Planet Bingo LLC v. The Burlington Insurance Company
(Failure to Settle Based on Pre-Suit Offer to Settle Subrogation Claim Demanding Amount in Excess of Policy Limits Supported Bad Faith Claim Based on Opportunity to Settle Within Policy Limits)
(April 2021) - In Planet Bingo LLC v. The Burlington Ins. Co., ---Cal.App.5th --- (March 18, 2021), the California Fourth District Court of Appeal reversed the trial court’s entry of summary judgment in favor of Burlington Insurance Company (“Burlington”) against insured, Planet Bingo LLC ( “Planet Bingo”). The parties’ dispute arose out of a fire caused by a handheld gaming device supplied by Planet Bingo to Leisure Electronics Limited (“Leisure”). The devices were distributed by Leisure in the United Kingdom. Pursuant to a lease, the gaming device in question was supplied to Beacon Bingo, a/k/a Riva Gaming (“Beacon”). Beacon operated a gaming parlor in London. A fire caused damage to the parlor on September 12, 2008. Ultimately, it was determined that the fire was caused by the gaming device.
Subsequently, after several years, Planet Bingo received a letter from attorneys representing AIG Europe Ltd. (“AIG”) noting that AIG, on behalf of its insured, Leisure, had settled Beacon’s fire claim for 1.6 million. The letter demanded that Planet Bingo pay Leisure £1.6 million. The letter also stated that in order to avoid litigation, AIG is prepared to enter into alternative forms of dispute resolution, including negotiations and mediation. Planet Bingo immediately notified Burlington of the claim in August 2014. In response, Burlington denied coverage of the claim based on the arguments that the fire did not occur in the United States or Canada, and Planet Bingo has not been sued in the United States or Canada as required by the Burlington policy. In February 2016, Planet Bingo sued Burlington in Orange County Superior Court for damages based on its failure to defend the Leisure claim. The trial court entered judgment in favor of Burlington. Subsequently, the Court of Appeal reversed such judgment because there was a potential for coverage as it was possible that Planet Bingo might be sued in the United States or Canada by Leisure.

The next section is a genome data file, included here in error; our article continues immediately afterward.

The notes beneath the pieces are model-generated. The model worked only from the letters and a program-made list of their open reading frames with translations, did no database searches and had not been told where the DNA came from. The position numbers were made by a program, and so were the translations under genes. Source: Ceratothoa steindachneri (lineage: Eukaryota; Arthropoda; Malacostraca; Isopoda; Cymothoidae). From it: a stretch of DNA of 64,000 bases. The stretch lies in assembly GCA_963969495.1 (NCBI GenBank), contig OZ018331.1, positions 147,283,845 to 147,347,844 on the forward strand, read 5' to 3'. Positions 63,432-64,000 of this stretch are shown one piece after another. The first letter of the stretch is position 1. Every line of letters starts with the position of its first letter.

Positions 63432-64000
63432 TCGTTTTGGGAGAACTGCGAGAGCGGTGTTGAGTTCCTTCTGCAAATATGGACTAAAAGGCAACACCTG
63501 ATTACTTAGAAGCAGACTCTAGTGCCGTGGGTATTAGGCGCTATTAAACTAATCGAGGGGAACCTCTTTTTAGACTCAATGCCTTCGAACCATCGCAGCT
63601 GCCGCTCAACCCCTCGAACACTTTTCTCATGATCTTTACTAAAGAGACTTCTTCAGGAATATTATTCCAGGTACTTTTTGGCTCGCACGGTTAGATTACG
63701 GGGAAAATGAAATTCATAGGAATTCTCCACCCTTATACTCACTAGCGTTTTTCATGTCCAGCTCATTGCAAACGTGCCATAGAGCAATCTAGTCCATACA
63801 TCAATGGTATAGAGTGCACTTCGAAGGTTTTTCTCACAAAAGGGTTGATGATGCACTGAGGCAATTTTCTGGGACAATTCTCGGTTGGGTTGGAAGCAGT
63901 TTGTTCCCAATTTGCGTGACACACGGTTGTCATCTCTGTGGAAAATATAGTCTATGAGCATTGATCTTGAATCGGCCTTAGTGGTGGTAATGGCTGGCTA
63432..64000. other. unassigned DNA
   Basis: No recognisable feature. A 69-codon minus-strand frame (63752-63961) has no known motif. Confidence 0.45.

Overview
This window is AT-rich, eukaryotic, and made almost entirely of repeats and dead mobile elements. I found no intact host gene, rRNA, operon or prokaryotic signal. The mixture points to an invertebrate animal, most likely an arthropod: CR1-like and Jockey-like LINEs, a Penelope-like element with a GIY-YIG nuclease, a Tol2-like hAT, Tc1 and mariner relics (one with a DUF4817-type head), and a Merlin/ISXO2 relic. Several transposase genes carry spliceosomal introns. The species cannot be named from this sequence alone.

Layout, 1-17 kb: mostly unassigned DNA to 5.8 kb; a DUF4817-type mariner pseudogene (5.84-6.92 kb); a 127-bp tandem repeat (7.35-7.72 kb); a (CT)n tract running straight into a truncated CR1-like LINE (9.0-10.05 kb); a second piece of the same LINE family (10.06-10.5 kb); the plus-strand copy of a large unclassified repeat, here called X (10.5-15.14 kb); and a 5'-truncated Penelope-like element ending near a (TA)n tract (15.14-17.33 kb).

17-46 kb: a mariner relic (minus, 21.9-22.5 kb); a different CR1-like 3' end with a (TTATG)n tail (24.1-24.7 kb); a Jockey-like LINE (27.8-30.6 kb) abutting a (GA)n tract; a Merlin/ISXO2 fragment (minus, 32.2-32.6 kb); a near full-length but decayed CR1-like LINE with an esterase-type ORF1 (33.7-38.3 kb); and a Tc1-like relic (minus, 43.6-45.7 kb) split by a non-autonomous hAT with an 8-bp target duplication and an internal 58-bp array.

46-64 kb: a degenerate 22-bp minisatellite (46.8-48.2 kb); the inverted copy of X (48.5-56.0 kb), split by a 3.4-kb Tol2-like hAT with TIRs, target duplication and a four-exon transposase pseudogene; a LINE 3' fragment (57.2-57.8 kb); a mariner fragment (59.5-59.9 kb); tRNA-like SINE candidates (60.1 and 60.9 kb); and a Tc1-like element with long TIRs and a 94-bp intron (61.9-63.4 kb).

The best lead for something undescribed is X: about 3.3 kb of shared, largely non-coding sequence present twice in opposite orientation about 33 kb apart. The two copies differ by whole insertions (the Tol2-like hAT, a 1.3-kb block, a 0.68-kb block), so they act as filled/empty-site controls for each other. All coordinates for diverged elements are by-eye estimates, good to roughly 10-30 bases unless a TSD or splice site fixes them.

In the meantime, AIG filed suit against Planet Bingo in the United States. Burlington defended Planet Bingo against this lawsuit and ultimately settled AIG’s lawsuit for policy limits of $1.0 million.
Thereafter, Planet Bingo sued Burlington arguing in part that its failure to settle AIG’s subrogation lawsuit before AIG filed suit against Planet Bingo constituted bad faith. In response, Burlington filed a motion for summary judgment arguing that since it did not receive a demand within policy limits from AIG at the pre-suit stage, there could be no claim based on failure to settle. The trial court agreed and entered judgment in favor of Burlington.
The Court of Appeal reversed the trial court’s entry judgment and remanded the Planet Bingo lawsuit back to the trial court for further proceedings. The Court of Appeal held that there is a triable issue of fact relative to whether Burlington breached the covenant of good faith and fair dealing by failing to settle the AIG subrogation claim at the pre-suit stage. The Court of Appeal reasoned as follows:
In the paradigm case of an insurer's failure to settle, the third-party claimant makes a reasonable settlement offer within the policy limits; the insurer rejects it; the third-party claimant goes to trial; and the trial results in a judgment in excess of the policy limits. In this situation, the insurer becomes liable for the entire excess judgment. (e.g., Samson v. Transamerica Ins. Co. (1981) 30 Cal.3d 220, 237 [178 Cal. Rptr. 343, 636 P.2d 32].)
This case is different, in two respects. First, a settlement offer within the policy limits was never actually on the table. In July 2014, AIG demanded payment of £1.6 million – an amount well in excess of the policy limits. It did also offer to participate in alternative dispute resolution; nevertheless, it never committed to accept any lesser amount.